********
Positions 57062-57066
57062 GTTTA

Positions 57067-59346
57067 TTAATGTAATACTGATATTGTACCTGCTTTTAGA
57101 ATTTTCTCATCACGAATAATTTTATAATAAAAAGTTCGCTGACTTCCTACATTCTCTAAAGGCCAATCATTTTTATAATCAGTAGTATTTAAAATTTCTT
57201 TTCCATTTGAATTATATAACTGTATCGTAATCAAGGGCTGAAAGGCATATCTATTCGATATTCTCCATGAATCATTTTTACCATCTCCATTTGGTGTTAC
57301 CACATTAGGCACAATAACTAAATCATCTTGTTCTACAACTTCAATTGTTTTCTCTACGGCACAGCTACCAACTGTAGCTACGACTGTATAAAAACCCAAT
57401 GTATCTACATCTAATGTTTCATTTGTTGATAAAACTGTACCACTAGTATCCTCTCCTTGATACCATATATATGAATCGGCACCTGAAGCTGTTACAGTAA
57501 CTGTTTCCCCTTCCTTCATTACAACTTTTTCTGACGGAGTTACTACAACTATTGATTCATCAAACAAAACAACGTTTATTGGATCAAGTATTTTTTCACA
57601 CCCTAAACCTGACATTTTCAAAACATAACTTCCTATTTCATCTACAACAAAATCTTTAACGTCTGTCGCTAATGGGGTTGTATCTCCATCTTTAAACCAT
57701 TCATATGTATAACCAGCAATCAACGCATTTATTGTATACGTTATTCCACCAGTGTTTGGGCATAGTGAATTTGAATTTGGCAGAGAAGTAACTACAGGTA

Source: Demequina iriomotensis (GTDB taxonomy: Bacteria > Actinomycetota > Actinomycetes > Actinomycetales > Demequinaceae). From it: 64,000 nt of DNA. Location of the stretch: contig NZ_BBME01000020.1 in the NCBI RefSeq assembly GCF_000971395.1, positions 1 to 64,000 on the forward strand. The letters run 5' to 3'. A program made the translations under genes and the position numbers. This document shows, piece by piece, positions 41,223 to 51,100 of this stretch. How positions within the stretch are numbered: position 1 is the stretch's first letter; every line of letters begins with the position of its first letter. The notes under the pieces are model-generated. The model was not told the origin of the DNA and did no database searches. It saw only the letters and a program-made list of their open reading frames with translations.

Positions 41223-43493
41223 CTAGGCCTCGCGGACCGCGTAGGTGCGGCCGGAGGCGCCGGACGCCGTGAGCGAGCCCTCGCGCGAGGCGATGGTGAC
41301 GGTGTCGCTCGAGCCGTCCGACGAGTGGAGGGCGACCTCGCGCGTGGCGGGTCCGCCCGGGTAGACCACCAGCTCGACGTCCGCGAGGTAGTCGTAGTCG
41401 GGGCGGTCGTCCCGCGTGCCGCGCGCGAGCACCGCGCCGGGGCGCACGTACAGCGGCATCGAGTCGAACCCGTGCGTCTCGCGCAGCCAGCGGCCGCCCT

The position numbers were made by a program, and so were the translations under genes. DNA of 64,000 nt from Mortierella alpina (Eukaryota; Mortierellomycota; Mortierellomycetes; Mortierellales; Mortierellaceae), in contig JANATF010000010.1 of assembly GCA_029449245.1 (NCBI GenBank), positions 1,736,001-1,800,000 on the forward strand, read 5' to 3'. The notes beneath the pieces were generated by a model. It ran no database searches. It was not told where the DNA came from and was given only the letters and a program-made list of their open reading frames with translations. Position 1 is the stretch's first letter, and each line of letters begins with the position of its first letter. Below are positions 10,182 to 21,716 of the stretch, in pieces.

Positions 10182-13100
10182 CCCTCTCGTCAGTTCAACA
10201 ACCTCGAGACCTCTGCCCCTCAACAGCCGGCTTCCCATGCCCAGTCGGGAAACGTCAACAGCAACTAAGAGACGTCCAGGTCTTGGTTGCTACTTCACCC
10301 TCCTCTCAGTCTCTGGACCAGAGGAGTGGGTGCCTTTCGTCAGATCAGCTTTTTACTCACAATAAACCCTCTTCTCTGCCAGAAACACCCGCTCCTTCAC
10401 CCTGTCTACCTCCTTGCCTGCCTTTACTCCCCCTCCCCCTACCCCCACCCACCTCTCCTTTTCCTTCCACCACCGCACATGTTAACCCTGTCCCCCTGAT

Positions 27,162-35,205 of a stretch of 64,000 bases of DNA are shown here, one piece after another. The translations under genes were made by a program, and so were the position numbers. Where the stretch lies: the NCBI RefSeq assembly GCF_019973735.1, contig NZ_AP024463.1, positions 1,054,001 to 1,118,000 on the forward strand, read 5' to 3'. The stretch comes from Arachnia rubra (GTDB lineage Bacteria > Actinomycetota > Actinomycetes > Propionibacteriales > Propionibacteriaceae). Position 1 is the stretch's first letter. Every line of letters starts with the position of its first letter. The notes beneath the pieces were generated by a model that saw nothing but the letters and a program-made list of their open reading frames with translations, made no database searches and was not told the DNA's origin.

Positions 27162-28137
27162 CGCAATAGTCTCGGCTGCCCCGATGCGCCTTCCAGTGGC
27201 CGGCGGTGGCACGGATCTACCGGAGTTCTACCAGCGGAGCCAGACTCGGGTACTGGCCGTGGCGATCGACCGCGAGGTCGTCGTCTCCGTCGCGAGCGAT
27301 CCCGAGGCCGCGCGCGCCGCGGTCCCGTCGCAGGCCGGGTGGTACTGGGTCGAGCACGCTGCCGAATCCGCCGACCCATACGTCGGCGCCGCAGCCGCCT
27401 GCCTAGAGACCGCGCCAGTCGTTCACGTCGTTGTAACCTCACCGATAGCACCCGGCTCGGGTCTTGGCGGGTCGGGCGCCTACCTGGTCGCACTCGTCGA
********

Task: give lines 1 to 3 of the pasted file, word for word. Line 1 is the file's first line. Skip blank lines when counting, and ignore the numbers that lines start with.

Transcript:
Positions 57062-57066
57062 GTTTA

Positions 57067-59346